Chinese literature includes the revered text, The Book of Songs. It is a collection of 305 poems. Some believe that Confucius himself compiled the collection, though there are texts that state that the collection was assembled by the officials of the Zhou dynasty.

The Chuang Zu is one of the fundamental texts of Taoism. The text had a profound influence on Chinese thought and literature. It is a collection of writings that was compiled in the second century BCE. The Records of the Historian is a prominent historical work in Chinese literature. It was written in classical Chinese by Sima Qian, who is a symbol of heroism in Chinese culture. Another work of Chinese literature is The Journey to the West, which is a narrative regarding the expedition of a Buddhist master to India in quest of holy scriptures.

Modern Chinese literature includes the works of Lu Xun who published two volumes of stories in 1923 and 1926. Lu was one of the most distinguished Chinese novelists of the 1930s. He wrote the Camel Xiangzi in 1937, depicting the degradation of a rickshaw puller in a society devoid of justice.

Japanese literature includes the Man'yoshu, one of the greatest collections of Japanese poetry. The latest poem in the anthology was dated 759. It compiler is unknown, though there are some who believe that it was the work of Otomo no Yakomochi.

Other Japanese authors include Matsuo Basho (1644-94) a noted haiku writer and Murasaki Shikibu, who wrote the Tale of the Genji. That book was written in the eleventh century and is an epic narration of the hero Genji or Minamoto, and idealizes love that matures after marriage.

Modern Japanese authors include: Tanizaki Junichiro who wrote a twenty-eight volume body of work; Enchi Fumiko who was known as the most prominent female Japanese writer of her time; Abe Kobo who wrote his sensational Suna no onna novel in 1962, and Kawabata Yasunari who was a Nobel Prize laureate for literature.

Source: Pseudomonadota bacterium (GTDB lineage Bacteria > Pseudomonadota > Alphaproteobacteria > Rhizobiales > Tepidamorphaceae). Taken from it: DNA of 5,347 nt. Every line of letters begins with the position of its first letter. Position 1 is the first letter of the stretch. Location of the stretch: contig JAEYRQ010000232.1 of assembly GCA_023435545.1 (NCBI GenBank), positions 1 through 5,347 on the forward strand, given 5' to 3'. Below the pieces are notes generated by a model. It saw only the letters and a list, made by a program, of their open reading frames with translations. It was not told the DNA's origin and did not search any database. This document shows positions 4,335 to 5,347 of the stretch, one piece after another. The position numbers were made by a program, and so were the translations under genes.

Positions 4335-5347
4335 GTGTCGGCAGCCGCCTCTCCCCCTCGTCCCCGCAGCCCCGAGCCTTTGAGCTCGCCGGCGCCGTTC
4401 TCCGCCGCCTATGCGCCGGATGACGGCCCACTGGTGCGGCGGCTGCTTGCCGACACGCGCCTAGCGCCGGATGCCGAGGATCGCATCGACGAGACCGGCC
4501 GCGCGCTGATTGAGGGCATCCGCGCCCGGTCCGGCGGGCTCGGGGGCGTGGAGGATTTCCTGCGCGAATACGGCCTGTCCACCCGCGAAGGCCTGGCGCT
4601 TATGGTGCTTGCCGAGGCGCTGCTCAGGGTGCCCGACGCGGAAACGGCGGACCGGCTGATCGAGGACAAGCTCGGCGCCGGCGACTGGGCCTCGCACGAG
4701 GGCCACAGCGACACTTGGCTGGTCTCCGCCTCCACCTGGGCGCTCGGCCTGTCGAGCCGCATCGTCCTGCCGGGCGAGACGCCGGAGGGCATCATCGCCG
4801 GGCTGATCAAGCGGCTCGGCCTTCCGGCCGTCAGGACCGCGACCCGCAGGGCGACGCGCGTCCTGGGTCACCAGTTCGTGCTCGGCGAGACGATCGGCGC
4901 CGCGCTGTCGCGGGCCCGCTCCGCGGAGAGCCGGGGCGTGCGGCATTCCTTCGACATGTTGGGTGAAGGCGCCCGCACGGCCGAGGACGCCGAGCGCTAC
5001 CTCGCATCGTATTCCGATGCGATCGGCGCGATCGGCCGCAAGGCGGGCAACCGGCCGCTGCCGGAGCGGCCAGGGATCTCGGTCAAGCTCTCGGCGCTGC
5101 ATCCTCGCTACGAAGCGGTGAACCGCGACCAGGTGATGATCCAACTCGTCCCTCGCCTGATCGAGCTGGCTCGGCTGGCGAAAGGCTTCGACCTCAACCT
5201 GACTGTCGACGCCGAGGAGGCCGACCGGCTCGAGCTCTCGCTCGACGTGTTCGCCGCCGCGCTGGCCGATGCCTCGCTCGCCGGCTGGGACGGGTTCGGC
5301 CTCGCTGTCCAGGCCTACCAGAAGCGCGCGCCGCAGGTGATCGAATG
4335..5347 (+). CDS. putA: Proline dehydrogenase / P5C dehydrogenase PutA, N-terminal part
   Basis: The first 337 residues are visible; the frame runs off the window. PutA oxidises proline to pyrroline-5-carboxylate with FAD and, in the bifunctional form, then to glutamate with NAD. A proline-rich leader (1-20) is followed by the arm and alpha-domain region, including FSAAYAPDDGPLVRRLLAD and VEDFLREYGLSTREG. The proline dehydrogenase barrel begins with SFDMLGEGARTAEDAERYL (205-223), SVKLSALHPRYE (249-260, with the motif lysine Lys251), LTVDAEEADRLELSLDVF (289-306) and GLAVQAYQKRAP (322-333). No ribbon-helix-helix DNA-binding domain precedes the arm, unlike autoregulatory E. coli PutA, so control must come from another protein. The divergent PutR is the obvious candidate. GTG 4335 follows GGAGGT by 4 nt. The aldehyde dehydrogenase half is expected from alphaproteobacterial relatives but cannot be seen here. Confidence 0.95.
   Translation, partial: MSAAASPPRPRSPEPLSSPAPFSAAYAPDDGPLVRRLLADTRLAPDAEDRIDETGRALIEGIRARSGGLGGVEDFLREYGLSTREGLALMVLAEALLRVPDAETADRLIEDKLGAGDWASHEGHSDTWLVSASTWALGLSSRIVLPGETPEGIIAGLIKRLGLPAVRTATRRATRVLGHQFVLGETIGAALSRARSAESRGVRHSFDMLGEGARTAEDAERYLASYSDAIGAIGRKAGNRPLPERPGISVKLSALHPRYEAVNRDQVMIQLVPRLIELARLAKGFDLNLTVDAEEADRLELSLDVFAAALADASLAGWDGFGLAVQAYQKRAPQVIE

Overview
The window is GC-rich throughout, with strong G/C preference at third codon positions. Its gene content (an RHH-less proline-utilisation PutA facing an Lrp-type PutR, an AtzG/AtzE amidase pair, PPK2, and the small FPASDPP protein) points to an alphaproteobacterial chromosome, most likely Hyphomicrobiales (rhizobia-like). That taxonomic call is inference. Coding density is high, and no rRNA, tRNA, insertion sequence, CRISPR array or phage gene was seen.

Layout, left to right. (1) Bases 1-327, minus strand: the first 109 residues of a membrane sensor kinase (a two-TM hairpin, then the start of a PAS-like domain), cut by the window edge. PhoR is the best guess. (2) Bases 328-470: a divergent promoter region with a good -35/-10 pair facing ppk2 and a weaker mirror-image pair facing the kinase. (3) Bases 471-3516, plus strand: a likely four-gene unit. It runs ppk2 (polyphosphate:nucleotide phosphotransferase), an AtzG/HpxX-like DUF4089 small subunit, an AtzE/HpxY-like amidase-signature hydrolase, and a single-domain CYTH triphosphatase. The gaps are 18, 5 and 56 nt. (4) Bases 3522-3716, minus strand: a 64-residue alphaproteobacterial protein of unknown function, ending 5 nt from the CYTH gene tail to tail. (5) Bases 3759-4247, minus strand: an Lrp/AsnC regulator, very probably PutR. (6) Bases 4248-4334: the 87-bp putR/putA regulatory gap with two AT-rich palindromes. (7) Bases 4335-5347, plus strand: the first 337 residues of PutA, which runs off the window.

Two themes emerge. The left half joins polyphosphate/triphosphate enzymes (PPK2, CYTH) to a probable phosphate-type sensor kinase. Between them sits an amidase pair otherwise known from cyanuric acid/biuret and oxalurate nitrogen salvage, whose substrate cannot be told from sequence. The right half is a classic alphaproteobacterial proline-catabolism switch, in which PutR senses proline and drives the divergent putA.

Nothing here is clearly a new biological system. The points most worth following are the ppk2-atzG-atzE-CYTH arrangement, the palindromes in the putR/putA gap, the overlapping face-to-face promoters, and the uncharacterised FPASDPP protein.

Asian Literature: Selected full-text books and articles

The Columbia History of Chinese Literature By Victor H. Mair Columbia University Press, 2001
Anthology of Japanese Literature, from the Earliest Era to the Mid-Nineteenth Century By Donald Keene Grove Press, 1955
A primary source is a work that is being studied, or that provides first-hand or direct evidence on a topic. Common types of primary sources include works of literature, historical documents, original philosophical writings, and religious texts.
Postcolonial Poetry in English By Rajeev S. Patke Oxford University Press, 2006
Understanding Korean Literature By Kim Hunggyu; Robert J. Fouser M. E. Sharpe, 1997
A History of Korean Literature By Peter H. Lee Cambridge University Press, 2003
Culture and Customs of Vietnam By Mark W. McLeod; Nguyen Thi Dieu Greenwood Press, 2001
Librarian's tip: Chap. 4 "Literature"
Himalayan Voices: An Introduction to Modern Nepali Literature By Michael James Hutt University of California Press, 1991
Literary Cultures in History: Reconstructions from South Asia By Sheldon Pollock University of California Press, 2003
A primary source is a work that is being studied, or that provides first-hand or direct evidence on a topic. Common types of primary sources include works of literature, historical documents, original philosophical writings, and religious texts.